Whew!  And to think I had been wondering about this, including debasing of currencies, for years and what would happen in the classical economics framework that did not include the debt structures that are in place now, as the wsj article mentioned.

....  system that developed for the packaging and underwriting of debt, and the excess liquidity  ....

boxseats said:
Good.  Confidence in the US economy.  Very good.  See, Thucydides, nothing to worry about regarding debasing the CAD.  There are ups and downs in the past and will {sic} recover from this, too. 

Uhmmm, perhaps I'm missing something here --- or you are seeing something that isn't there??

I didn't see Thucydides worrying about debasing the CAD, nor did I see him expressing a lack of confidence in the US economy. He simply posted a news article, or do you just take his simple posting of such as an expression of a lack of confidence in your economy? If that's the case, you're stretching it. I think his comment accompanying the posted article ... actually expresses the opposite view in that this is a normal event which occurs in economies, which eventually recover.
The one thing i will say about the curent goings-on in the US economy and sub-prime mortgages :

"Banks, you should have seen the crissis coming, you caused it"
The thrust of the article was the dangers of allowing a currency to become debased, something which can happen when politicians persue short term goals without reference to "classical economic structures". This is the root cause of the so called "Sub Prime" crisis; excessive monies pumped into the housing market through US government subsidies, creating a housing bubble.

Since politicians tend to be rather timid by nature, and often fail to challenge the status quo, it is quite possible or even probable that a nation can move into this position by default. Imagine the press reaction if President George W Bush had actively intervened in 2005 by pulling federal dollars out of the housing market to prevent the possibility of a meltdown..........
I think the subprime market exists not because of the politicians (including the Federal Reserve Bank monetary policies), but because of the private banking and capital markets players, outside the government.  The ability to create derivative products and synthetic debt instruments to such a degree is way beyond what classical economics structures postulate.  Derivatives, and as they have grown, started only in the 1980’s with a simple interest rate swap.  But now all the successor instruments play a pivotal role in the capital markets.  These are from the private or publicly traded financial firms, not public or quasi-public sector influences.

Of course, I can see an argument for  linking powerful private sector interests with powerful political influences.  But, I think the political influence is just a “derivative”. 
The private sector can create almost anything; the problem is the government using the powers of the State to meddle in the economy. If the US government hadn't pumped billions of dollars into the housing market, the crisis may still have happened, only on a smaller scale and without economy wide (and indeed global) implications.
Jerry Pournelle on the crisis:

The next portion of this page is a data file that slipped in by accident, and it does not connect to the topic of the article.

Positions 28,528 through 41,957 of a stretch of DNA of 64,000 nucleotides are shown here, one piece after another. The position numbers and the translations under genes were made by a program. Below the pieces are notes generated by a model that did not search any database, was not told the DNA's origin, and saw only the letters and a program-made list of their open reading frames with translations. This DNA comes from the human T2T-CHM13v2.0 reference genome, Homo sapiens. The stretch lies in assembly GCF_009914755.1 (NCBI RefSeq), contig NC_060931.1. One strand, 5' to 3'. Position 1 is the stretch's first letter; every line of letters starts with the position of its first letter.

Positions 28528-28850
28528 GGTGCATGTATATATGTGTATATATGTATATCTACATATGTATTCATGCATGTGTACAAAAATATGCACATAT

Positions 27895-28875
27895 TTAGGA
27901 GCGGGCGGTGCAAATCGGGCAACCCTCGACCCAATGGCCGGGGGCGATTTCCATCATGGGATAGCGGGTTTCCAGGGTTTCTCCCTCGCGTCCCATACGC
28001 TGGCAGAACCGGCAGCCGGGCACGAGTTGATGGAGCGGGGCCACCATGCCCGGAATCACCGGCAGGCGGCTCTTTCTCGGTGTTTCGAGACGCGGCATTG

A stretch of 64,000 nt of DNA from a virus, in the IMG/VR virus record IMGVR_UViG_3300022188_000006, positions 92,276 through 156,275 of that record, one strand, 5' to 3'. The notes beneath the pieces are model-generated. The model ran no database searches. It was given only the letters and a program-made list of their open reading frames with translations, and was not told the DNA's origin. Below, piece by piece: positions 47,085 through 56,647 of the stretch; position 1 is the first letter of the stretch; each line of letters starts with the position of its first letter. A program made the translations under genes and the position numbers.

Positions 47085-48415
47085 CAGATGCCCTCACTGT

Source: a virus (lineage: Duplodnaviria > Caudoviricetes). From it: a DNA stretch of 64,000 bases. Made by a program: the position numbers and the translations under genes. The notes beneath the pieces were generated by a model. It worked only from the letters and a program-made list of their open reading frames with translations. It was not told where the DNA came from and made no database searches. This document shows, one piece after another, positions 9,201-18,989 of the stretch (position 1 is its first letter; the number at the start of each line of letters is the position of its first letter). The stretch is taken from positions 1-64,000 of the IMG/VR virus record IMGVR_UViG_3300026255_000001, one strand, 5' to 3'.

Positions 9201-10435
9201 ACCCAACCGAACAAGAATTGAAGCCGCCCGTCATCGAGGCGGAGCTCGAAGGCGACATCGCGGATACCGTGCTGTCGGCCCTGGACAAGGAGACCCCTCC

The Fed is pumping more money out in the hopes of restarting the housing boom and bringing it down a bit less abruptly. In so doing they tax fixed income and retirement savings.

Clearly the government hates people who save money, and will do anything it can to tax those economic traitors. Or perhaps it's simple greed?

Not, I hasten to add, that I quite know what to do about the economic disasters we have engineered for ourselves. The country is going to have to take an economic dose of salts, and clear out the system.

We know this. The market is still the most efficient allocation system for putting resources to work. It satisfies what people want. On the other hand, the market is amoral, and tends to the worst: left to itself it will sell anything, from its grand daughter's virtue to human flesh for stew. The unregulated market does not produce a country that many will die to defend. Few ever charged up a hill to preserve a standard of living, and the only greater fool is one who dies to preserve someone else's standard of living. For a man to love his country, his country ought to be lovely, and the market, unrestrained, can't do that; it will sell anything that anyone, no matter how perverted, will buy.

We also know that the closest thing we have to a true middle class in this country are the home owners. Sure: there are some who have incomes reasonably independent of the government and economic conditions, but most Americans are only a short step away from utter dependence on government. They don't have savings enough to live for a few months, much less for a year or more. We can't let the market wipe out all those who were enticed into what they thought were investments in housing. Yet we don't want to protect all those who took advantage of the government's interference in the market to make silly loans in hopes of shuffling the risk of onto someone else before everyone caught wise. And for that matter, the financial institutions that didn't bother to look at the quality of the "investment grade" paper they were buying from the money lenders don't have much of a break coming -- not in an ethical world, anyway.

So we have to climb down, carefully, from the precipice we dashed up to; and that's going to take a lot more than rhetoric or food stamps or demagoguery. It's going to take economic skills of a high order, and I don't see one single candidate from any party who has the faintest idea of the magnitude of the problem, much less a solution.